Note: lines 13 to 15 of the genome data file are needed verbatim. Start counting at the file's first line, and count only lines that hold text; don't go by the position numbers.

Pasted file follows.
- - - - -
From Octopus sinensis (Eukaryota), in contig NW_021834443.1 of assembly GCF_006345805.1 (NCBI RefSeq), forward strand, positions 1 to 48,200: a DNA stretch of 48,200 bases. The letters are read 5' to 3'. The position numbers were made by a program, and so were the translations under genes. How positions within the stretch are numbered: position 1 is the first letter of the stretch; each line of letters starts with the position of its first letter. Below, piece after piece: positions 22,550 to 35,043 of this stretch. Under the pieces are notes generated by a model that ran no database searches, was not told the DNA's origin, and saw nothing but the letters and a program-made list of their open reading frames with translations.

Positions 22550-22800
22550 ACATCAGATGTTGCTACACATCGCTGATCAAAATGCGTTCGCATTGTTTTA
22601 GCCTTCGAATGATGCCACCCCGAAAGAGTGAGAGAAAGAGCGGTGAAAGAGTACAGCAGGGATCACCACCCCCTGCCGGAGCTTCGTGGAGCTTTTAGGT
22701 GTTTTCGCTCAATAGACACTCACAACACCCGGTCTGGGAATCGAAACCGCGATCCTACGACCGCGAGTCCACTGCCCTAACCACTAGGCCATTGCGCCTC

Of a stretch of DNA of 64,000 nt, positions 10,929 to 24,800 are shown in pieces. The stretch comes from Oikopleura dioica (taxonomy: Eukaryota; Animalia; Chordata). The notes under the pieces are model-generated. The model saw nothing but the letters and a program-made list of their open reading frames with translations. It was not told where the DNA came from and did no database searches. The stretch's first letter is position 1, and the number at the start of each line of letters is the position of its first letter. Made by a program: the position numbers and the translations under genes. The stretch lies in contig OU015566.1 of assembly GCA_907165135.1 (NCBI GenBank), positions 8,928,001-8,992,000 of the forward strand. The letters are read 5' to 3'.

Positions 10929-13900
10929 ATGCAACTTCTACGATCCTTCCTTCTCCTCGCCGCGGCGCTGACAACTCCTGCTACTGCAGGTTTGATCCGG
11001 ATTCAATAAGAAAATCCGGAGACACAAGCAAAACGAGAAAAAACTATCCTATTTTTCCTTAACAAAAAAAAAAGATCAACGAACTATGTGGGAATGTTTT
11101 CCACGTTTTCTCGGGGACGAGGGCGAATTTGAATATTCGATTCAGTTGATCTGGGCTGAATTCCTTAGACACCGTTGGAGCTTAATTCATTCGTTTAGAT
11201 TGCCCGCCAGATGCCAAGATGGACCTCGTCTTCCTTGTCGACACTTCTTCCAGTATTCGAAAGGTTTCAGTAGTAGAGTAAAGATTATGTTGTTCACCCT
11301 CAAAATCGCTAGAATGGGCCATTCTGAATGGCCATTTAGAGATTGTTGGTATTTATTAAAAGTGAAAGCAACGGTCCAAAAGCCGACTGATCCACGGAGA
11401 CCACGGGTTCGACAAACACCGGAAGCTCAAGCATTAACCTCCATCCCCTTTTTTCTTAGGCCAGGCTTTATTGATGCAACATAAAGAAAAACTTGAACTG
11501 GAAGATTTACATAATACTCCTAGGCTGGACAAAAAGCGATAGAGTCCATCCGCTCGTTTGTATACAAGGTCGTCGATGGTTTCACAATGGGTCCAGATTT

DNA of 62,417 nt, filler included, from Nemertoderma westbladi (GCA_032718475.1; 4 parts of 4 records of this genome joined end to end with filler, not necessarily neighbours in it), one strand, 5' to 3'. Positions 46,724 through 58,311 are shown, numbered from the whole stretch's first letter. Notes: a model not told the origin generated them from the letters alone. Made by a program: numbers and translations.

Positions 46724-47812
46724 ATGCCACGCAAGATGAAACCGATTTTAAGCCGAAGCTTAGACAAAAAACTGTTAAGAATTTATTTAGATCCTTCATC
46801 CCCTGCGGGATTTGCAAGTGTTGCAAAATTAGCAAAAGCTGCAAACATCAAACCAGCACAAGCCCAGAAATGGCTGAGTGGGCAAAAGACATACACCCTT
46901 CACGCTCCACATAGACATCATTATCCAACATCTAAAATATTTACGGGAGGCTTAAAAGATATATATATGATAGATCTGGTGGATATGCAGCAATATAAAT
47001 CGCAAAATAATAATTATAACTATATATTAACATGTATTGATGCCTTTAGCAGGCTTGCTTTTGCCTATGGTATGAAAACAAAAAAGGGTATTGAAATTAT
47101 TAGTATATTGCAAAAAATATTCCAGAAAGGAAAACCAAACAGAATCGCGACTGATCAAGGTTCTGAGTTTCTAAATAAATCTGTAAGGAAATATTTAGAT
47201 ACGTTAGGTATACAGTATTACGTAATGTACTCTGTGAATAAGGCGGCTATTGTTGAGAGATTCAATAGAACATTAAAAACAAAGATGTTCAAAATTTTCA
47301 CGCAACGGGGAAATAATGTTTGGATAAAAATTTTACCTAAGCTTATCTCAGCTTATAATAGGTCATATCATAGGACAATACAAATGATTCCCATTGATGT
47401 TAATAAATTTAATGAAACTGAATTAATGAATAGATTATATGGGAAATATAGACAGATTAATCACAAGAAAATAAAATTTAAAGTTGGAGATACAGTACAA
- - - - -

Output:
11401 CCACGGGTTCGACAAACACCGGAAGCTCAAGCATTAACCTCCATCCCCTTTTTTCTTAGGCCAGGCTTTATTGATGCAACATAAAGAAAAACTTGAACTG
11501 GAAGATTTACATAATACTCCTAGGCTGGACAAAAAGCGATAGAGTCCATCCGCTCGTTTGTATACAAGGTCGTCGATGGTTTCACAATGGGTCCAGATTT

DNA of 62,417 nt, filler included, from Nemertoderma westbladi (GCA_032718475.1; 4 parts of 4 records of this genome joined end to end with filler, not necessarily neighbours in it), one strand, 5' to 3'. Positions 46,724 through 58,311 are shown, numbered from the whole stretch's first letter. Notes: a model not told the origin generated them from the letters alone. Made by a program: numbers and translations.